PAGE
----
Vinho Verde is a unique product, misunderstood by some but loved by many, with a blend of aromas and petillance that makes it a delicious delightful aperitif.
The DOC is located in the northwest of Portugal and embraced by compact valleys and the rivers Douro and Minho. It has a coastal Atlantic settling, making the climate mild and damp.
The area gets an average rainfall of around 1500 mm, much of which is in the spring and fall.
This makes planting and harvesting very challenging, and has resulted in an alternative way of planting. The vines are trained along strings and wires that arch high overhead. Such a process is done to allow air to flow around and to avoid rot and fungus.
Major soil compositions are granite and sand, while some areas have schist or slate and clay predominate. The two most successful white wine vaieties are Alvarinho and Loureiro, both producing very aromatic wines.
There was a time in the 18th century when Vinho Verde was more than sweetness and light – a time before grapes were trained on trees and trellises to save land for food crops and treated more like a food crop themselves. Top producers of estate wines in Vinho Verde are now returning to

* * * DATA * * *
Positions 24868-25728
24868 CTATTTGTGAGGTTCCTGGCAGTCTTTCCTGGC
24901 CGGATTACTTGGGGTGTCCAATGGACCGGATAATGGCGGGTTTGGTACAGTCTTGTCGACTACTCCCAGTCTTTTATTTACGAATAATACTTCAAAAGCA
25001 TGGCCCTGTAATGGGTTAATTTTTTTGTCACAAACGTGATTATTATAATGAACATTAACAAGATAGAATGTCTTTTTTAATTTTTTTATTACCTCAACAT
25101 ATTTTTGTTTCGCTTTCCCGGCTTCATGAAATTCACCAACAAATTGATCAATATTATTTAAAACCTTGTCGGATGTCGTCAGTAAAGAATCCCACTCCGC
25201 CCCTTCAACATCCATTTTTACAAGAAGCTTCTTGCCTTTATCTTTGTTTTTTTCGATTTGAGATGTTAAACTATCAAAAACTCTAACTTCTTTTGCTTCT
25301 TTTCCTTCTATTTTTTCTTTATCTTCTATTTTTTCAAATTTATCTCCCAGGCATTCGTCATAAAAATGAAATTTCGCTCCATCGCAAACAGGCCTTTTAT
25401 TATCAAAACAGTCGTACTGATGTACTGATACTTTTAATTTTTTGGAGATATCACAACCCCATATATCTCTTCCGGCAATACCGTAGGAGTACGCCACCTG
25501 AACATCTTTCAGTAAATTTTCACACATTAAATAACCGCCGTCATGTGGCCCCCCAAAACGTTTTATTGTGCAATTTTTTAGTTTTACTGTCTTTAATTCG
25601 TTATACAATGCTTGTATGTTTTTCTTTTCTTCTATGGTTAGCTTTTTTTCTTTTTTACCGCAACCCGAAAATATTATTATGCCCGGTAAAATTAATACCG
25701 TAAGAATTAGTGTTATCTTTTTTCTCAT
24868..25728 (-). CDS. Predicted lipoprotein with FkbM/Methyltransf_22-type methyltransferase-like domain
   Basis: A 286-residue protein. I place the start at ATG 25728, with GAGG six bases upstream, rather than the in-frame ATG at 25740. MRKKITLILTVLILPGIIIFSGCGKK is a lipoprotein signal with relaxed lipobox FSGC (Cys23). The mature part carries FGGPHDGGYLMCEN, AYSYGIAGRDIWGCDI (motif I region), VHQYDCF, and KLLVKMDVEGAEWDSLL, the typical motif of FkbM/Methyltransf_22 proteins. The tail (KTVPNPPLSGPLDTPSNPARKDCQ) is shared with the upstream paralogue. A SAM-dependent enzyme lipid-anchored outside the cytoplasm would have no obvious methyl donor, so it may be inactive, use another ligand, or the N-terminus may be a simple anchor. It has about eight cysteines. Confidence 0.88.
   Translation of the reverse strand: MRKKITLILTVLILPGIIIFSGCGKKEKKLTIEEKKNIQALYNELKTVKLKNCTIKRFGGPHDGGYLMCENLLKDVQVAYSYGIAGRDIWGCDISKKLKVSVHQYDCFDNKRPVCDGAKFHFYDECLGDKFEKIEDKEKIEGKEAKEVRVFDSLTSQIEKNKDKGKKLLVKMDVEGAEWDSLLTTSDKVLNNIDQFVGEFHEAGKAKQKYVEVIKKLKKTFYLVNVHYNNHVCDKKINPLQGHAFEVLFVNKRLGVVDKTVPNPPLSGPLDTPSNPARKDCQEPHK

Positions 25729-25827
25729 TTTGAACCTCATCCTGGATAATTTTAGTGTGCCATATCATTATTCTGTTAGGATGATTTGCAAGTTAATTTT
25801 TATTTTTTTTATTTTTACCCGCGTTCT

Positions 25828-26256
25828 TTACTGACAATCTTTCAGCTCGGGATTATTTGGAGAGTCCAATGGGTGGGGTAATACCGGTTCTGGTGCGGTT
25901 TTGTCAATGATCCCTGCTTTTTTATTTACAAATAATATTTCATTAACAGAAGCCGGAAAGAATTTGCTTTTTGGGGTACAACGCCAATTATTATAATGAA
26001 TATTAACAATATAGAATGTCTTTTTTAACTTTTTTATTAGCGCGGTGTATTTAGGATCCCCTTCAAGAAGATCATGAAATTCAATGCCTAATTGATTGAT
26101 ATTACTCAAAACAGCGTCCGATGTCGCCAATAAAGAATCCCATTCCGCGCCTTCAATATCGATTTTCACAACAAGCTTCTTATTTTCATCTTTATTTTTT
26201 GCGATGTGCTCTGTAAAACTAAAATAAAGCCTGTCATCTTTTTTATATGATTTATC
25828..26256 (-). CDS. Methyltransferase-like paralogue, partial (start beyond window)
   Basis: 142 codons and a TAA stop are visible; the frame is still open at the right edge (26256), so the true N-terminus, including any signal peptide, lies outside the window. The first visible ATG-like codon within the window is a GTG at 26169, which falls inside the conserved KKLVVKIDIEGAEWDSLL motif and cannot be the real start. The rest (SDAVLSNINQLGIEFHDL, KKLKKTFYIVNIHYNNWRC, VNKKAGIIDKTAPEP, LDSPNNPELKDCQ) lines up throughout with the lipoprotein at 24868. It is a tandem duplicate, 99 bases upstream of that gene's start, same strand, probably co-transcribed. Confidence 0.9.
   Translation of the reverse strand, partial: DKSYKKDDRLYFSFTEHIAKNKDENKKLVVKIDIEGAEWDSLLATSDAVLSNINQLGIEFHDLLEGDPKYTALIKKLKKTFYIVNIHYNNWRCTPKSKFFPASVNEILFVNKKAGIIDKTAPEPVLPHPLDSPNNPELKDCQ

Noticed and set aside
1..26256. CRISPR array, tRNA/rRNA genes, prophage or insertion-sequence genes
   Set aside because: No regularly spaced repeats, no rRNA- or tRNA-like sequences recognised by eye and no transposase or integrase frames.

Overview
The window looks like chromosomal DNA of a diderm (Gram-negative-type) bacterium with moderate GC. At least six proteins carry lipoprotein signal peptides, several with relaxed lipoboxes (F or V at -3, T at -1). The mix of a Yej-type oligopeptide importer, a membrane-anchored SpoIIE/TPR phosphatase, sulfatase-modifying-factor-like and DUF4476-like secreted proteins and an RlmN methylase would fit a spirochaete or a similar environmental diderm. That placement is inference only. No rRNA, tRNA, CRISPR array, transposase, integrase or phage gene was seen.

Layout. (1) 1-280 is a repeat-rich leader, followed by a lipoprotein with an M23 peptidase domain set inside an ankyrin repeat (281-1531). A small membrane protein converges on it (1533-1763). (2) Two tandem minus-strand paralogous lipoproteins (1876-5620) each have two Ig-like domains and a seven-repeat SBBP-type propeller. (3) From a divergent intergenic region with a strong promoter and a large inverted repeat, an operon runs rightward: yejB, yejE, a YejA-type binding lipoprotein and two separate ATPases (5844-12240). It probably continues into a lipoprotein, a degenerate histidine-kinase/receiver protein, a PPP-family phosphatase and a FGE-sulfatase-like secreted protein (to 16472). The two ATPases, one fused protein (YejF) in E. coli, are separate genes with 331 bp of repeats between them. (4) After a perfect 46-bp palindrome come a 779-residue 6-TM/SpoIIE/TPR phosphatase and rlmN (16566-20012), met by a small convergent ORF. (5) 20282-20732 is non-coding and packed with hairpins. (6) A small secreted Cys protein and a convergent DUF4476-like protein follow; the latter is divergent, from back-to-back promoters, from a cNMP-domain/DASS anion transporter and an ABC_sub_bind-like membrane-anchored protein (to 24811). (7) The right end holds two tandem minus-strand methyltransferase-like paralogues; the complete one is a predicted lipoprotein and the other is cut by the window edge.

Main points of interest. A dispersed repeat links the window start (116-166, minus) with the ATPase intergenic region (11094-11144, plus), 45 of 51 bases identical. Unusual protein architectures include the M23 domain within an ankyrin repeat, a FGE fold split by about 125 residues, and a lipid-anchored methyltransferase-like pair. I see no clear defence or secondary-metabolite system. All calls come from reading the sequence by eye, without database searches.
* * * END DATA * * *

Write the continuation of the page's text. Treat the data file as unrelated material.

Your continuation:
this heritage, aiming to combine modern viticulture and winemaking techniques to tradition to
craft serious white wines. Fruity when young and capable of aging for several years, these are world-class wines that stand in complete contrast to the branded wines, representing an exciting wine style that is awaiting discovery.
The DOC Vinho Verde has also permitted fully sparkling wines since 1999 – a growing and promising venture. And there is a lot of red Vinho Verde, too - dark, high in acidity, low in alcohol, made principally from the late-ripening, red-fleshed Vinhão grape.